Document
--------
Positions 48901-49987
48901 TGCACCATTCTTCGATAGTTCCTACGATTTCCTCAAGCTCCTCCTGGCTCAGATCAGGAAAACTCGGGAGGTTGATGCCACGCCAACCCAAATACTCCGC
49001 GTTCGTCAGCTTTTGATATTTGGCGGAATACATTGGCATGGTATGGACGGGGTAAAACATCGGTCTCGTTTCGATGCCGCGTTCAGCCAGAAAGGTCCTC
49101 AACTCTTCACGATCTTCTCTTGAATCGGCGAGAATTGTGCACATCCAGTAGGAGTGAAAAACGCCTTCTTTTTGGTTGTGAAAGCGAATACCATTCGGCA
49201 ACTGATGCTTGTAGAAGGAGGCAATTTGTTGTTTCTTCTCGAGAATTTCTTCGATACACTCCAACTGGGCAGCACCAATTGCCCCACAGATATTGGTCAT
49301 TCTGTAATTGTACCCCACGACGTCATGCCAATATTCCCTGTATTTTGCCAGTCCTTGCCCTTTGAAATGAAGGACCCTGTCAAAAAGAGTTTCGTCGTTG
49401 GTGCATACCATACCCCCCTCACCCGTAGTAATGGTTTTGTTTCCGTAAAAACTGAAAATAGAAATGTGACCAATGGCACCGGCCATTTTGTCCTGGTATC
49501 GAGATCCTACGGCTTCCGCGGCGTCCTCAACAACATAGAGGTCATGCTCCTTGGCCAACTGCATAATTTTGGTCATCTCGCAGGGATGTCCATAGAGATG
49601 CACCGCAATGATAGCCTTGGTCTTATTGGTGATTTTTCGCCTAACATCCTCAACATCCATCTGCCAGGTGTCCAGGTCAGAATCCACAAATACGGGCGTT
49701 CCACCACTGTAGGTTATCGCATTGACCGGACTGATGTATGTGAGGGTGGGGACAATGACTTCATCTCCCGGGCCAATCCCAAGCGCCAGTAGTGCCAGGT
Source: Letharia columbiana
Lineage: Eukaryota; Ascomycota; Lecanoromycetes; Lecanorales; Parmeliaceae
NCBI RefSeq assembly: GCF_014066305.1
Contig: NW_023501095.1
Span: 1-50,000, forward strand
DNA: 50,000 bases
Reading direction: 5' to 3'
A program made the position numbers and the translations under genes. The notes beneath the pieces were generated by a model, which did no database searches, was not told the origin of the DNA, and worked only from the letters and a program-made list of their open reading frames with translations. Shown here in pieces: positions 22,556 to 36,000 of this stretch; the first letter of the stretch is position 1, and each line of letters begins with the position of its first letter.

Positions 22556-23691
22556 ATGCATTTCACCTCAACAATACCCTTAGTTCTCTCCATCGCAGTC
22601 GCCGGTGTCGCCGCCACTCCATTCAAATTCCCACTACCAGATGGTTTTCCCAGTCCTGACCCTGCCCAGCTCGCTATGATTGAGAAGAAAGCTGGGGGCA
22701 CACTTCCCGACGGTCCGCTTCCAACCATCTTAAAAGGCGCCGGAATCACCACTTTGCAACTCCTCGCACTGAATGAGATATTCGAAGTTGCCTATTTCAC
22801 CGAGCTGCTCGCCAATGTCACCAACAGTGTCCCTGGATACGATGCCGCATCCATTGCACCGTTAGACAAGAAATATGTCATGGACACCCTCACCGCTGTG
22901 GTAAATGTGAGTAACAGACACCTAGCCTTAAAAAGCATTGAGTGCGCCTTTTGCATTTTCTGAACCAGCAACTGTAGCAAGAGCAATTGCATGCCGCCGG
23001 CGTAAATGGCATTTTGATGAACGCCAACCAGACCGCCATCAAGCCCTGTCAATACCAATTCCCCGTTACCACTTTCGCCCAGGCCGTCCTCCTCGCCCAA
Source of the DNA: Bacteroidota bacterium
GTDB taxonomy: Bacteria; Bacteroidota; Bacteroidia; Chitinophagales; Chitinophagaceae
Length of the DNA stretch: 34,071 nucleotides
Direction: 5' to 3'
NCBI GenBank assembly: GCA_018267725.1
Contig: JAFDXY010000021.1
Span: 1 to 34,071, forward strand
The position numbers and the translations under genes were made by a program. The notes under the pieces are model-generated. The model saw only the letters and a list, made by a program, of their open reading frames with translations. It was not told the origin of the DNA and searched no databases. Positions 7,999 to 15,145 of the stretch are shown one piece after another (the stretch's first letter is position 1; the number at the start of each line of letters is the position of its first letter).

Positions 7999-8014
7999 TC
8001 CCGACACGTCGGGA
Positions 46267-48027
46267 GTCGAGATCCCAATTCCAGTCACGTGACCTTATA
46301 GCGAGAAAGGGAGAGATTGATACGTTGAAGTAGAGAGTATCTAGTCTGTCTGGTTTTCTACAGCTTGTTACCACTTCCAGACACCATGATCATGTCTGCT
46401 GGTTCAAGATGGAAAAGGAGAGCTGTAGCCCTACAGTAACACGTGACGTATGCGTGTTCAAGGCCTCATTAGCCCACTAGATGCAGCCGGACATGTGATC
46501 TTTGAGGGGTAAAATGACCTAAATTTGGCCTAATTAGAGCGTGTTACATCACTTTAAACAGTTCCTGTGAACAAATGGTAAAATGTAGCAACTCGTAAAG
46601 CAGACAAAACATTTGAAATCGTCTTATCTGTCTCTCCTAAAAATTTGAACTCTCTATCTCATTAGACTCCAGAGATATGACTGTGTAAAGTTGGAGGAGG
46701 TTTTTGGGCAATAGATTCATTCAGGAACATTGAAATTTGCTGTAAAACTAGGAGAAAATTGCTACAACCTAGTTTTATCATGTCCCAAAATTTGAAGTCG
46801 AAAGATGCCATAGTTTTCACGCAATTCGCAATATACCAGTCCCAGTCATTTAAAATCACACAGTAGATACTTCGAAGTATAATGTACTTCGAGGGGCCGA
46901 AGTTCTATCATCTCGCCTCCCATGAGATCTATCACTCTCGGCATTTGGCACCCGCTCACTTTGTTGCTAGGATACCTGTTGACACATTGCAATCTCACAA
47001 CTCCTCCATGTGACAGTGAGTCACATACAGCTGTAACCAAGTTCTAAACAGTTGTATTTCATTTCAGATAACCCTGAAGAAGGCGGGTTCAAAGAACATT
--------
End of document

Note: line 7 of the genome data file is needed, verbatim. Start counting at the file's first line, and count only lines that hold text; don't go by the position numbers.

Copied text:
49401 GTGCATACCATACCCCCCTCACCCGTAGTAATGGTTTTGTTTCCGTAAAAACTGAAAATAGAAATGTGACCAATGGCACCGGCCATTTTGTCCTGGTATC